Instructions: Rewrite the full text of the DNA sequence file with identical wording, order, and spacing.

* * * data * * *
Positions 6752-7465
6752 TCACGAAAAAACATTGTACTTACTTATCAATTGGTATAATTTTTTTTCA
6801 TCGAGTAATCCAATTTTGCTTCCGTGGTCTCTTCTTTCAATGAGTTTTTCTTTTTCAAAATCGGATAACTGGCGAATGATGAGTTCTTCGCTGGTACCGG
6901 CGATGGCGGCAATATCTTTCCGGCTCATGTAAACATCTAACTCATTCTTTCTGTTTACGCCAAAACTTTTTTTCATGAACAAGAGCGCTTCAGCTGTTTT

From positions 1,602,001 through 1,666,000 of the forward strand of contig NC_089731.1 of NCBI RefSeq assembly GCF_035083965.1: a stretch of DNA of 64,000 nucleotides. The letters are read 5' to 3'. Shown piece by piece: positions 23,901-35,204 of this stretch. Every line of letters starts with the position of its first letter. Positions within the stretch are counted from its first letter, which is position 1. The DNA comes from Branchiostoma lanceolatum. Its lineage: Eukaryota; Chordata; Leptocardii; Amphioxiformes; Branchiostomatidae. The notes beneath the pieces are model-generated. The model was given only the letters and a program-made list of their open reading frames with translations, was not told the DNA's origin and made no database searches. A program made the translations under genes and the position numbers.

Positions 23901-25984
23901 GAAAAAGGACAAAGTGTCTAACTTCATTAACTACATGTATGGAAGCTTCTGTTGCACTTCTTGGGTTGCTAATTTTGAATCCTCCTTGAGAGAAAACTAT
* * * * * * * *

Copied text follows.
Positions 6752-7465
6752 TCACGAAAAAACATTGTACTTACTTATCAATTGGTATAATTTTTTTTCA
6801 TCGAGTAATCCAATTTTGCTTCCGTGGTCTCTTCTTTCAATGAGTTTTTCTTTTTCAAAATCGGATAACTGGCGAATGATGAGTTCTTCGCTGGTACCGG
6901 CGATGGCGGCAATATCTTTCCGGCTCATGTAAACATCTAACTCATTCTTTCTGTTTACGCCAAAACTTTTTTTCATGAACAAGAGCGCTTCAGCTGTTTT

From positions 1,602,001 through 1,666,000 of the forward strand of contig NC_089731.1 of NCBI RefSeq assembly GCF_035083965.1: a stretch of DNA of 64,000 nucleotides. The letters are read 5' to 3'. Shown piece by piece: positions 23,901-35,204 of this stretch. Every line of letters starts with the position of its first letter. Positions within the stretch are counted from its first letter, which is position 1. The DNA comes from Branchiostoma lanceolatum. Its lineage: Eukaryota; Chordata; Leptocardii; Amphioxiformes; Branchiostomatidae. The notes beneath the pieces are model-generated. The model was given only the letters and a program-made list of their open reading frames with translations, was not told the DNA's origin and made no database searches. A program made the translations under genes and the position numbers.

Positions 23901-25984
23901 GAAAAAGGACAAAGTGTCTAACTTCATTAACTACATGTATGGAAGCTTCTGTTGCACTTCTTGGGTTGCTAATTTTGAATCCTCCTTGAGAGAAAACTAT